Food City and the Sequoyah Council, Boy Scouts of America, will again go door-to-door Saturday as part of the annual Scouting for Food good turn project.
This will mark the 25th consecutive year for the food drive, which helps more than 50 food agencies.
Thousands of Scouts and volunteer leaders will canvass neighborhoods on Saturday throughout Greene County and other areas of Southwest Virginia and Northeast Tennessee, leaving bags on doors.
The bags have instructions and suggested food items to be donated.
The project, one of the largest food drives in the region, collects more than 200,000 cans of food annually, local Boy Scouts official Alan Corley said.
The Scouts will return on Saturday, Nov. 17, to collect the food.
The donated food items will be taken to collection centers where it will be sorted, boxed and turned over the local food distribution agencies. Anyone not receiving a bag may donate at their local Food City location.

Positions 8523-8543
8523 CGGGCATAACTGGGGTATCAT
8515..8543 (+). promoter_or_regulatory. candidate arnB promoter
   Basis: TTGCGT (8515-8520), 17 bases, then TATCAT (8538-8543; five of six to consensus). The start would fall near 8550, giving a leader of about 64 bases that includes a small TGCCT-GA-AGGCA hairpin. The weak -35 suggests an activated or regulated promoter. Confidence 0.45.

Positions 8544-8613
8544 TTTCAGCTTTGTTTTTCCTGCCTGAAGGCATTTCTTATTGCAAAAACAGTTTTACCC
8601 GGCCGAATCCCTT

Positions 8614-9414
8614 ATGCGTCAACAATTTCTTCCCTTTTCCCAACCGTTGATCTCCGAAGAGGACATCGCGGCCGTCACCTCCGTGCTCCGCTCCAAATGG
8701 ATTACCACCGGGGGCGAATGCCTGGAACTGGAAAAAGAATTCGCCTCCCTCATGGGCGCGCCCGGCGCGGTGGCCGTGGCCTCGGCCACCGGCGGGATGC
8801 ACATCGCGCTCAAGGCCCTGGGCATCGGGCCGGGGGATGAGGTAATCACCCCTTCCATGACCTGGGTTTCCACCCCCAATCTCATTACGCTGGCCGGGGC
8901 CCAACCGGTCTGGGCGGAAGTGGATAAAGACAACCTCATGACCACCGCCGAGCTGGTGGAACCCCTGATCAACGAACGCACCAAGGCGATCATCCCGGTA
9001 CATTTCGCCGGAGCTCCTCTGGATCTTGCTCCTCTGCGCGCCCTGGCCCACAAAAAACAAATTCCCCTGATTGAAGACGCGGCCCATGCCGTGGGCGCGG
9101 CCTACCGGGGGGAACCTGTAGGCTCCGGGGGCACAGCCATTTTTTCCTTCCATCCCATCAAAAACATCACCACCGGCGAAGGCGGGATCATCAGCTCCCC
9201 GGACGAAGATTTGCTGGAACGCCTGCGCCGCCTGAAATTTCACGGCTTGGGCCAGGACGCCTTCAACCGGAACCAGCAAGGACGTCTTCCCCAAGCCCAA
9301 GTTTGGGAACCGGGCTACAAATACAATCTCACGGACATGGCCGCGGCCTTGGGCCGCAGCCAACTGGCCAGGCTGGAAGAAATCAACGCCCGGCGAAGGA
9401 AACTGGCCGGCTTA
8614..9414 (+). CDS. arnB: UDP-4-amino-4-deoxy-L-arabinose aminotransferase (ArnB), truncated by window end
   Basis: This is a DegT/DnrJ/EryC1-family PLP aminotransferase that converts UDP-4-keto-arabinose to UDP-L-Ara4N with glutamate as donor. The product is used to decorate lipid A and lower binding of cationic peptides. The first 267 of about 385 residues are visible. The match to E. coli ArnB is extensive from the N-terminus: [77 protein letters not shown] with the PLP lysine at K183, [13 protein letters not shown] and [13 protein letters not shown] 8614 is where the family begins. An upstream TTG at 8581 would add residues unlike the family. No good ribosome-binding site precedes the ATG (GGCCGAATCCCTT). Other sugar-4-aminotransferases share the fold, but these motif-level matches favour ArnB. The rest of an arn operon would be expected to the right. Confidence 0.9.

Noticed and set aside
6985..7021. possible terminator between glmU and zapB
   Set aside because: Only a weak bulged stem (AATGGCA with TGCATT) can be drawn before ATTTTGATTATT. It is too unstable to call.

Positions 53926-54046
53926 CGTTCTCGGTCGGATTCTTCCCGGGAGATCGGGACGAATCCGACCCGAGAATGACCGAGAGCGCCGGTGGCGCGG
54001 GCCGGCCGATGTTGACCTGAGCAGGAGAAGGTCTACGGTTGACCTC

Food City supplies more than 150,000 bags used in the project, in addition to physical and financial support, Corley said.
Food City has sponsored the project since its inception in 1988. During that time more than 4.9 million cans of food have been collected to feed the hungry.
"This project works because it is people helping people," said Ronald Cameron, Program Director for the Sequoyah Council, in a news release.
The Sequoyah Council serves 16 counties in Southwest Virginia and Northeast Tennessee.